Shrugging off record gasoline prices at the pumps, U.S. vacationers will travel more this Memorial Day weekend than last year thanks to a recovering economy, the AAA said Tuesday.
Memorial Day weekend, which falls at the end of this month, is the traditional start of the peak summer driving season in the United States.
Some 30.9 million travelers, up 3.4 percent from last year, will drive 50 miles or more by car this Memorial Day, according to an annual survey by the U.S. motorist and travel group. And another 4.1 million plan to travel by plane, up 5.3 percent from last year.
Strong demand and high crude oil prices have pushed average U.S. retail gasoline prices up 52 cents from last year to a record $2.02 per gallon, the government said this week.
But indications of a recovering economy, including stronger job growth in March and April, have spurred travel plans among vacationers.
“This year, travelers have largely ignored some higher costs in their desire to return to their traveling ways,” said AAA vice president Sandra Hughes in a release. Travelers also feel more secure than last Memorial Day, which came weeks after the U.S.-led invasion in Iraq, the survey said.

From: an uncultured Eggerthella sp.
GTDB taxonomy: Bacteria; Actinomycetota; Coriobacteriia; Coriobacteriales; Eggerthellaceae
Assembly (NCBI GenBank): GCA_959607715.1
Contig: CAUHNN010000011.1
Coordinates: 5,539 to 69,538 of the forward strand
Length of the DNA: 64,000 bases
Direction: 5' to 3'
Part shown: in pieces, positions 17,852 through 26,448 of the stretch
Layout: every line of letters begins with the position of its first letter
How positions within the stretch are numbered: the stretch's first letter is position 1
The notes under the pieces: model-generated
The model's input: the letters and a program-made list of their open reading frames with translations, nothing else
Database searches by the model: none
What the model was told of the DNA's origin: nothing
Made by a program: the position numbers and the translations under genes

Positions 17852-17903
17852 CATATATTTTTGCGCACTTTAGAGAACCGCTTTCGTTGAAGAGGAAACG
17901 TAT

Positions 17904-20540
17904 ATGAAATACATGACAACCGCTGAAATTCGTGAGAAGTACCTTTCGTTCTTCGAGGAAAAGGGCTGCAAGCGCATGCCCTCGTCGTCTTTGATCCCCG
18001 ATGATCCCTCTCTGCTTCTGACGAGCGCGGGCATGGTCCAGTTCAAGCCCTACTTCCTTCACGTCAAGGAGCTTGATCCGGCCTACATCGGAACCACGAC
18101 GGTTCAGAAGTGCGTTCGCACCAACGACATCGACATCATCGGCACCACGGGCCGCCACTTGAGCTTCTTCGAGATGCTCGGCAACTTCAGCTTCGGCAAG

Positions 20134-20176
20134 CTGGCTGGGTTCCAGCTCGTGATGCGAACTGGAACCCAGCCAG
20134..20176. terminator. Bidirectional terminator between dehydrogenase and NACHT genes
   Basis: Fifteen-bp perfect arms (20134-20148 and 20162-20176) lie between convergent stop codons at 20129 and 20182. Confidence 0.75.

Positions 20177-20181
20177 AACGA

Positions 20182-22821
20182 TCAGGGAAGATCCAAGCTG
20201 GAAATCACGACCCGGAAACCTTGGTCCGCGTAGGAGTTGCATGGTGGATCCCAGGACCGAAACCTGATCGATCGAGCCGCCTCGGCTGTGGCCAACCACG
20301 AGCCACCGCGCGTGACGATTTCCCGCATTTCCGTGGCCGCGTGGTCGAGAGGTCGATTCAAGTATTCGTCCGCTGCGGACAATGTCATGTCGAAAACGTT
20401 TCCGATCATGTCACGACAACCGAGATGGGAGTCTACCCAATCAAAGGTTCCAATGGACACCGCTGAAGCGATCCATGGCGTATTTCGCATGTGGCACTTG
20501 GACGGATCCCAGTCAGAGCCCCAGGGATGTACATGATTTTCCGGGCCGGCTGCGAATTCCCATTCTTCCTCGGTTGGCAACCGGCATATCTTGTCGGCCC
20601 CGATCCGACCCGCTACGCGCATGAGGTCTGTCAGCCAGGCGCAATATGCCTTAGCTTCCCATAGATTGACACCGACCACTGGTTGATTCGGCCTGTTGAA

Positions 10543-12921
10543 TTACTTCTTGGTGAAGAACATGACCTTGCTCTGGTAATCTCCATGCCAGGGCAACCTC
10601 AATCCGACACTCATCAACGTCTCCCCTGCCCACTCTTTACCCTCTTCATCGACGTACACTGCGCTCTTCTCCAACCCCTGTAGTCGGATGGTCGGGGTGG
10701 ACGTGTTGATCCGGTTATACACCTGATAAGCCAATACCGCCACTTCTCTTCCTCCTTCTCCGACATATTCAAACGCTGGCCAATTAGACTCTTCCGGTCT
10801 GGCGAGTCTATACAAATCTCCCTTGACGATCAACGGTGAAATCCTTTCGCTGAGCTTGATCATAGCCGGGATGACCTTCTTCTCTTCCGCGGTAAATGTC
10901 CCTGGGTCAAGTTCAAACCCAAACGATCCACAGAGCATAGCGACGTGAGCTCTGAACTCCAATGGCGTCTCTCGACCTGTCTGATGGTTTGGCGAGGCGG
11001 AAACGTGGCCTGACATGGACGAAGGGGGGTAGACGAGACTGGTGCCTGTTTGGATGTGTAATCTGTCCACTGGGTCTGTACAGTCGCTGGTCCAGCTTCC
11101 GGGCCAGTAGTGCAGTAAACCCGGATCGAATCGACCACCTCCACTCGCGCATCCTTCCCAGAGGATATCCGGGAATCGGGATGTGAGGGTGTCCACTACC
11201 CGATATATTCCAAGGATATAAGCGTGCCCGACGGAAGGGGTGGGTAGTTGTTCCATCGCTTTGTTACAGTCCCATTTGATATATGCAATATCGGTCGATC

Some 7.4 million drivers will start their trips in the U.S. West, followed by the Southeast with 6.8 million, the Midwest with 6.6 million and the Northeast with 5.6 million, according to the AAA.
The West is expected to produce the largest number of air travelers with 1.3 million, followed by the Midwest with 1.1 million, the Southeast with 800,000 and the Northeast with 500,000, the motorist group detailed.
About 24 percent of travelers will head to the beaches, 22 percent will travel in the rural areas, and 21 percent will go to the cities.
The AAA, formerly known as the American Automobile Association, conducted the survey of 1,300 adults with the Travel Industry Association of America.